SessionBean(an EJB) VS Simple Java Beans- Performance


EJB design: SessionBean(an EJB) VS Simple Java Beans- Performance

  1. Hi,

    I would like to raise a performance issue relating to a SessionBean-Stateless, versus a simple Java Bean class. And which pattern is the best by looking to the overhead, ACID and atomic properties e.t.c..

    In my current project, the application has got 30 stateless SessionBeans for different purposes in business. But Some consultants are objecting for EJBs as because EJBs are taking a lot of overhead in JNDI lookups and Object creation for each new request or transaction. To eliminate the assumed overhead by them, they are suggesting a replacement for EJBs with Java Beans.

    Continuing the deabate on this I am mentioning some of the facts and bebefits we can leverage with the EJBs in comparision to Java Beans.I welcome others to throw some more light on the advantages and limitations on both cases and judge which Bean pattern is best suited for what kind of applications.

    Facts :

    -Because of EJBs we can get the best advantage of Object instance management or pool management through the EJB container as it maintains when to create a new instance when some of the object instances are already exist in addition to the other features. Inaddition to this, we have created a java class to cache home,remote and JNDI lookup names explicitly. This mechanism, specific to this application,is to reduce the overhead on the container.

    -With java bean, we would be loosing the potentiality of object Manegement because for each and and every new request we have to create a new instance of java bean inplace of an EJB.

    -My contention is initially there is an overhead in EJB object creation but as the time goes, multiple instances of EJBs exist they are cached by the container and instead of creating them it will supply them readily with the cached ones rather than creating a new instance. Instace creation is arised when and only to meet the demand of multiple requests keep coming and container has no cached objects for that particular EJB.WIth this we reach a point where in we won't create any new instances at all, untill it is needed.

    -But with the simple Java class there's no above mentioned concept, called as Container, eventually we have to explicitly cache them and can't leverage the advantages of the container what it delivers.

    Anything other than these features is welcome.

    -Vijay DY.
    e-mail :
  2. I think a simple JavaBean will lack transactions, when you do cluster...I'm assuming you are not clustered yet... configuration-management needs to take overheads of keeping in sync versions of the bean used across the cluster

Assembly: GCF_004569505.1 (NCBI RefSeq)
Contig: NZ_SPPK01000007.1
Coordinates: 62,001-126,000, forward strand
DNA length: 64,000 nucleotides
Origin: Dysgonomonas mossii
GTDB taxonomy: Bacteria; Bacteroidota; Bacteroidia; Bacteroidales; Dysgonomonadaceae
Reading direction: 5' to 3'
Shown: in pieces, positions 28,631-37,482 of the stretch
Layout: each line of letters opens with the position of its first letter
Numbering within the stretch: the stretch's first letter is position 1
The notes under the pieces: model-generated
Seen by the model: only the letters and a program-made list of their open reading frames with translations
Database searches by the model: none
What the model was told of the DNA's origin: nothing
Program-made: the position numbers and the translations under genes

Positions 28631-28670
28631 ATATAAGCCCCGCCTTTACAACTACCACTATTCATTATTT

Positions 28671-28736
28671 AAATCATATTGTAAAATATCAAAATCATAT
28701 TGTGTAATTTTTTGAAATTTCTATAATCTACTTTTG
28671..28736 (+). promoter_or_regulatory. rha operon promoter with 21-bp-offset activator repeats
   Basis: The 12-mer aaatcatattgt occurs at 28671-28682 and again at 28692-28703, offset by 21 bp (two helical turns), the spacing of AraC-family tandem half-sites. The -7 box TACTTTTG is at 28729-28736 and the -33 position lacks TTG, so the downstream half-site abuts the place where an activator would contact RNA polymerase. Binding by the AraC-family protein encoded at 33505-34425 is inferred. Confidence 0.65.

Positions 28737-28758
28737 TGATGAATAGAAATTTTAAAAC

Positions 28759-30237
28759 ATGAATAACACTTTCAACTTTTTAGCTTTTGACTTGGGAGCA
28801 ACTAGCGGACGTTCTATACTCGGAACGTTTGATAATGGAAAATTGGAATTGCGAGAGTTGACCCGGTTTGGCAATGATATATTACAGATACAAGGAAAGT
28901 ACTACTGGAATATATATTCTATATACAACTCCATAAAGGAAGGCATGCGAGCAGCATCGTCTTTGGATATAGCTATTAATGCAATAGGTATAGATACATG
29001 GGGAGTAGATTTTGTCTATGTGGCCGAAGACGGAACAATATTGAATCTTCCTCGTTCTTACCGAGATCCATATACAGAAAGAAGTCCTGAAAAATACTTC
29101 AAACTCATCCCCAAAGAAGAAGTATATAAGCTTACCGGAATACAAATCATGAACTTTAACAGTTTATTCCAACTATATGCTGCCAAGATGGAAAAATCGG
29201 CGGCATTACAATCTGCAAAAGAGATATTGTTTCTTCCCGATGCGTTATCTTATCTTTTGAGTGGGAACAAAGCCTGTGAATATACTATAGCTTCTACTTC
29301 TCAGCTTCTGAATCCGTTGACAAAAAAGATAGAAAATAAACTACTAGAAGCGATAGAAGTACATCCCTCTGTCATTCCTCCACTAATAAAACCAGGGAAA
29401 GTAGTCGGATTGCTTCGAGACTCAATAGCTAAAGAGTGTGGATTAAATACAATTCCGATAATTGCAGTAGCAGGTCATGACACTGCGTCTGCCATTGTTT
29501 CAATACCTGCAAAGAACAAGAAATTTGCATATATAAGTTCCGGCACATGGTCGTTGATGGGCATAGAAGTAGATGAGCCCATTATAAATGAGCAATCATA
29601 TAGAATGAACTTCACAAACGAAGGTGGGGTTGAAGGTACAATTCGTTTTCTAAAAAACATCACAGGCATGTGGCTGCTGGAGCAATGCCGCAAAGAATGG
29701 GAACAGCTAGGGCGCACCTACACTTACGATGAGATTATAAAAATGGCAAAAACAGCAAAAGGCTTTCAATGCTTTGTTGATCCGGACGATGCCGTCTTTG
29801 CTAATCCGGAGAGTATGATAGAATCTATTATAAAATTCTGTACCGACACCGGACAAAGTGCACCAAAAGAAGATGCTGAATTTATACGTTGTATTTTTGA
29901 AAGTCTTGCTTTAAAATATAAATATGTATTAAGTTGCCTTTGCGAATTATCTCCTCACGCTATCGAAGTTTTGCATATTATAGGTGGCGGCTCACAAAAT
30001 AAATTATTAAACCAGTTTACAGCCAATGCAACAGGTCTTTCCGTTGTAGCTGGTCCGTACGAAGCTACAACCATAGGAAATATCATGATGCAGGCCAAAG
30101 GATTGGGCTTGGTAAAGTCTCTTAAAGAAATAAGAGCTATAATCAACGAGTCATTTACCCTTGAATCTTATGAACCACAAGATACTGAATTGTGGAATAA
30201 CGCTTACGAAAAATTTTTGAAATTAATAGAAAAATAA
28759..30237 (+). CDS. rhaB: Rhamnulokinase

3. I don't even think memory/instance management issues are the biggest benefit to session beans. As someone else has pointed out, you get transactions - huge benefit for zero effort (compared to JavaBeans). Also your design is kept architecturally sound/sane - operations on data are defined with the data, in the appserver, instead of in some java bean which is instantiated in every client out there. Thiskeeps your architecture understandable - encapsulation is a great thing - and eases maintenance, since if you change some point of business process, you don't need to upgrade every client, just the session bean.

  4. Is it possible to say <Always use EB> or <Never use EB> ?
    Isn't the truth somewhere in between ?
    As I understand it you can mix CMP and BMP in one application ? You can mix both with JDBC etc.

    Is the answer to closely look at the need in YOU application, so you can mix all of this for the best result ? OK - scalability, but there are some of us using J2EE to build old fascion apps used in Intranet's using Swing clients and I think we will become more and more and we can calculate the need for speed and buy the "right box" almost from start.
    I think that sometimes the discussion takes "religiuos" abstract arguments instead of looking for the best solution over all.

    For years the I have asked questions like

    what is the lifetime for this data ?
    will it be changed ? frequently ?
    how is it "born" ? who is responisble ? how will it "die" ?

    to find out which is the better way of doing things, nomalizing a database, building an infrastructure for an application etc.

    Isn't this the kind of questions that could guide us to the right mix of EB, CMP BMP JDBC .....

    Jan Nilsson
    (hard working newbee knowledgeseeker)
  5. My "without evaluation" recommendation would be: stick with EJBs. I'm quite sure that I never saw a project where they said "replace xy EJBs with normal classes" and it was faster afterwards. EJB systems are amazingly fast if properly designed, and replacing some things with normal classes leads to many problems and makes the whole app lots slower in my experience.
    The reason for this is (as I believe) that AppServer vendors know their job, and they put many years into optimizing their servers, so I guess someone shouldn't be that arrogant and think he will be able to do a better job in one month.
    You wouldn't think of writing your own database instead of Oracle or DB2, would you?


  6. How can we scale the EJBs performance with an ordinary Java class.Is there any mechansim to scale them apart fro the heap and the memory usage to the total memory. I am using Websphere 3.5v. I am using the resource anlyzer to find out some things but not completely. Can anybody give the balk and whites of EJBs.

    I appreciate all of them who gave their opinions by spending their time for this topic.

    -Vijay DY
  7. I have a sales application where I just read the data and for my application scalability & resource management are more important and dont have any need for transaction support so should I go for EJB or normal java beans? --Dilip